Sunday, 15 April 2018

Wedding Cake Stand

Off the back of the "Dutch Courage" sign that I made for the wedding, I was asked if I could also help with a custom cake stand for their wedding cake.


They're not having a traditional wedding cake, instead they've opted for brownies, in 7 different flavours, so the cake stand needs to accommodate them all and at the same time be able to differentiate between them.


In addition, there's a multi-colour theme to the wedding, so that needs to be included with the design.

The obvious thing to do was use different colours to separate the flavours, and my initial ideas centred around something like a painter's palette.



I was looking at a segmented circular design, but it was looking a bit strange with an odd number of segments, so I opted for six segments with a smaller platform in the middle to provide for the 7th segment.

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To calculate the size I was told that there will be one tray of brownies per flavour, and that would be about equivalent in size to about a Roses tin, which is roughly 9 inches diameter by 4 inches tall.
Using that as I guide, I based the design on a circle of 18 inches diameter divided into 6 sectors (so 6 triangles with two 9" sides and a 6-and-a-bit" rounded side).
This equates to approximately equivalent size.


Construction

The back segment (red in the original diagram).
This one also has a small solid tip added
as it will overlap the central segment
  • The base was cut from some chipboard up-cycled from some flat pack furniture.
  • Each segment was cut from 3/8" marine plywood.
  • Six 9x4" rectangles were cut to create the face panels, and attached to the sides of the raised segments (2 for the rear segment, 1 each for the other raised segments.)
  • Supporting posts for each of the raised segments 
  • The central "tip" of each segment was trimmed to allow room for the wooden pole that will support the centre segment.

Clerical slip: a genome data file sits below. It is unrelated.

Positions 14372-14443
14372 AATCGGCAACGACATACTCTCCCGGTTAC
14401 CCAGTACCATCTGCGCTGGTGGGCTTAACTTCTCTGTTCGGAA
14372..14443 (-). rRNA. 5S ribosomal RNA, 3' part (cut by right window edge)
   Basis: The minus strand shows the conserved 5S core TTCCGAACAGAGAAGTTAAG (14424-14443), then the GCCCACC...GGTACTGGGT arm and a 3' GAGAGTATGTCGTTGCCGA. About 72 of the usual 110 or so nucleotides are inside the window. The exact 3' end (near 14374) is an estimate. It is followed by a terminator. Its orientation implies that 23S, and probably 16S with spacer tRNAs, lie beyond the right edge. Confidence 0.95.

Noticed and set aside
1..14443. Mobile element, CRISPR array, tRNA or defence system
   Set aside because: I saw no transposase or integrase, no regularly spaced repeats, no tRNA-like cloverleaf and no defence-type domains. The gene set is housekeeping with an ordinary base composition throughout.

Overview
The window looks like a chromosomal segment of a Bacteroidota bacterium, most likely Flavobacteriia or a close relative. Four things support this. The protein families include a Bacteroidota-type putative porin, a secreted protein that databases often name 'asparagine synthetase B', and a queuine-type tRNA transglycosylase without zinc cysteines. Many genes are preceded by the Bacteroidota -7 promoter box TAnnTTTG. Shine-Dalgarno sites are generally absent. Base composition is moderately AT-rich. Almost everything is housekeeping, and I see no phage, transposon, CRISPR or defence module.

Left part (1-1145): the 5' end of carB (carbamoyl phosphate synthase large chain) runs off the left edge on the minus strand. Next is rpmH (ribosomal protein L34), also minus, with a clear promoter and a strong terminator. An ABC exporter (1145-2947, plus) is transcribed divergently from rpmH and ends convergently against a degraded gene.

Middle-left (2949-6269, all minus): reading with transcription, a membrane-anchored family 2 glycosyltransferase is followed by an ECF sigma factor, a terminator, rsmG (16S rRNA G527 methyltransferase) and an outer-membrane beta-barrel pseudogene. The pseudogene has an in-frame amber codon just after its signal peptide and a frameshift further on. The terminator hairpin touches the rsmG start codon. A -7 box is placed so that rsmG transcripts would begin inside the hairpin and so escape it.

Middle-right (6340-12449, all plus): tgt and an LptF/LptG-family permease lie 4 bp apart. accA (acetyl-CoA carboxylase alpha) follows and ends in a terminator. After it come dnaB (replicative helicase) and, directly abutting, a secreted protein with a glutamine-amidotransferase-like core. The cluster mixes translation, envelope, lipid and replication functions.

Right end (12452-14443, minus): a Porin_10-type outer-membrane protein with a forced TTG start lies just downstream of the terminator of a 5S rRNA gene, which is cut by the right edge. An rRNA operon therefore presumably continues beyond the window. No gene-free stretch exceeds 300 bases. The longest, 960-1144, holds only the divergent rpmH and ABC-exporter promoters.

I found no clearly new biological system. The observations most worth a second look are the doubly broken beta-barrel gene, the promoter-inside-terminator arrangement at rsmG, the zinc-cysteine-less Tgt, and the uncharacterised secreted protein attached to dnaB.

These were secured to the base of the stand, but could be easily disassembled.



Rounded supports were attached to the underside of the curved edge of the segments. These were made from scrap, and supported a thin hardboard which was curved around to provide a solid outside to the segments. This was attached with staples, as the hardboard was too soft and nails passed straight through.

Each segment was wrapped with coloured fabric, fastened in place with staples and spray adhesive.

The centre segment was a smaller disc with a segment removed to allow the red segment to overlap. The supporting pole was approx 1.5" diameter and attached to the centre segment with a combination of glue and nails.
This assembly was wrapped in white fabric and attached to the base with a couple of screws (so to avoid rotation).

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I'm really pleased with how this project turned out. With a lot of projects, the actual building usually highlights issues not thought of during the design, and so adaptations have to be made, but in this case, the end result came out pretty much exactly as the initial design.

Working on this project also helped develop a new workflow - due to geographical and timing constraints, most of the design discussion was co-ordinated via WhatsApp. It was a case of being sent links and screenshots of ideas, sketching up a plan, photographing it and returning it etc. It was a surprisingly good system and something I'd definitely use again.

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